The Department of ASL–English Interpretation offers a major in ASL–English Interpretation, a major in Deaf Studies and a minor in ASL Studies. Our curriculum emphasizes work with the Deaf population as a linguistic and cultural minority. Our ASL–English Interpretation program is accredited by the Commission on Collegiate Interpreter Education.
Columbia's ASL-English Interpretation programs prepare you for work in the growing field of interpreting. The Bachelor of Arts (BA) program is a four-year, full-time program. You’ll complete the LAS Core Curriculum while studying ASL and Deaf culture. The Deaf Studies BA will prepare you to be an advocate for and with the Deaf community. The ASL Studies minor is open to any undergraduate student at Columbia College Chicago.
In 1993, the Department of American Sign Language–English Interpretation offered the first bachelor’s degree of its kind in Illinois. Today, the stature of our nationally-accredited program and our connection to the Deaf community are unmatched in the Midwest. As one of our students, you’ll become an advocate for the Deaf and hard-of-hearing as well as an effective cultural and linguistic mediator in a vibrant, growing field. A second BA degree program is also open to students who already have a Bachelor of Arts from an accredited college.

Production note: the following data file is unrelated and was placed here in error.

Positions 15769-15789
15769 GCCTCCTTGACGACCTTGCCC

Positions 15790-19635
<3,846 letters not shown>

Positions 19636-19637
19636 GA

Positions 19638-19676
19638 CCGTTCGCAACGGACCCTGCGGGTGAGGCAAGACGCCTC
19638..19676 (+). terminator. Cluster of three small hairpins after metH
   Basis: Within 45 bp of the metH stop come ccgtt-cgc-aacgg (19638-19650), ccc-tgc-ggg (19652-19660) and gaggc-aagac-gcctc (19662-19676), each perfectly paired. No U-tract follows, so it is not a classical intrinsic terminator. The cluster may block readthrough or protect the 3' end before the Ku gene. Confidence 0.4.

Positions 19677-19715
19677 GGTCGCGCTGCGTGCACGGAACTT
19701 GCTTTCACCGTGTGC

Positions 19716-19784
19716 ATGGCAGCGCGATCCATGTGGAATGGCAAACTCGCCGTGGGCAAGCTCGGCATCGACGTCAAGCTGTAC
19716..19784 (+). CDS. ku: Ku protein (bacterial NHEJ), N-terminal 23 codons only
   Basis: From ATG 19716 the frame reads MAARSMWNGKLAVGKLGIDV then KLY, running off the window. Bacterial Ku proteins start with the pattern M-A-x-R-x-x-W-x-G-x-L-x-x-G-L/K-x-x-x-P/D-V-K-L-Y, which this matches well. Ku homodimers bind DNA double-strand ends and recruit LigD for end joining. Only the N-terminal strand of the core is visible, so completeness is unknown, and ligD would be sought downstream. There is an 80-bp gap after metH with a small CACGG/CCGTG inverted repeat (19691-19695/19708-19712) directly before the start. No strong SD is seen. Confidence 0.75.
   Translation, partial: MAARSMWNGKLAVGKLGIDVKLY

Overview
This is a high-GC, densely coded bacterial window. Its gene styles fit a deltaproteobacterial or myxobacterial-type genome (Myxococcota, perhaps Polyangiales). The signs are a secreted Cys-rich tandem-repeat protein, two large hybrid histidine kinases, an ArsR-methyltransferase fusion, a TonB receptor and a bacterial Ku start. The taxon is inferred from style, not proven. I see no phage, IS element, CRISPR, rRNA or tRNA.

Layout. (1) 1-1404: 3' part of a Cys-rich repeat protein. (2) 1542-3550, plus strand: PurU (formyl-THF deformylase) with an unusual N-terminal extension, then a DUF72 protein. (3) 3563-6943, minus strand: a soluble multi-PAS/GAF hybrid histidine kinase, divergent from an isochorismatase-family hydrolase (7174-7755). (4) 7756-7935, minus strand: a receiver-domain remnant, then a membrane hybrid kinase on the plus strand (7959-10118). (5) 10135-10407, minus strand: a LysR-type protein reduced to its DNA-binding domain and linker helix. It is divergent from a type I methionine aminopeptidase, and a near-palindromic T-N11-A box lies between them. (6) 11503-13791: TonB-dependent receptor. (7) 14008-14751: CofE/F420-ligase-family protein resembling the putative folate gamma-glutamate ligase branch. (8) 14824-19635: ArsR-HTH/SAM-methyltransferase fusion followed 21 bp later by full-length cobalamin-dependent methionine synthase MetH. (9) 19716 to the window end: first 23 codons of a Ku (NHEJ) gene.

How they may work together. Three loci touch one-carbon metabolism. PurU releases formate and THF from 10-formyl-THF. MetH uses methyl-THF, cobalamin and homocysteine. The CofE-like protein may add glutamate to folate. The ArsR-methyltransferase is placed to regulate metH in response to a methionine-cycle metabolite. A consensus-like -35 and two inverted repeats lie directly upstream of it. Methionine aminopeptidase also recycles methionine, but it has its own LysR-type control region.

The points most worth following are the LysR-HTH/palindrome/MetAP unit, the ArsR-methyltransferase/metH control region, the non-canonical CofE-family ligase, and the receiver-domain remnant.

As a Deaf Studies major, you'll learn how to be an advocate for and with the Deaf community in the United States to promote equality in all aspects of life for all. The curriculum provides a coherent plan of study through courses in American Sign Language, Deaf Culture, linguistics, cultural theories, and practicums involved within the Deaf community. During your final year, you'll take on an internship, which includes fieldwork related to Deaf Studies and a capstone. A second BA degree program is also open to students who already have a Bachelor of Arts from an accredited college.
The ASL Studies minor gives you the opportunity to master American Sign Language at a communicative level. You’ll also become familiar with the resources available in the Deaf community, such as interpreter referral services and video relay services, and you’ll be able to use those resources in your own profession.
As a graduate of our department, you’ll not only become aware of and sensitive to issues concerning Deafness; you'll have the potential to become a cultural and linguistic mediator working across diverse communities.
More than 85 percent of graduates from our two Bachelor of Arts programs go on to work in the field of interpreting. Alumni work as freelancers or hold staff positions interpreting in settings such as corporate/business offices, mental health facilities, classrooms, museums, theatres, hospitals and courtrooms. Our graduates also hold local, state and national positions with interpreting organizations.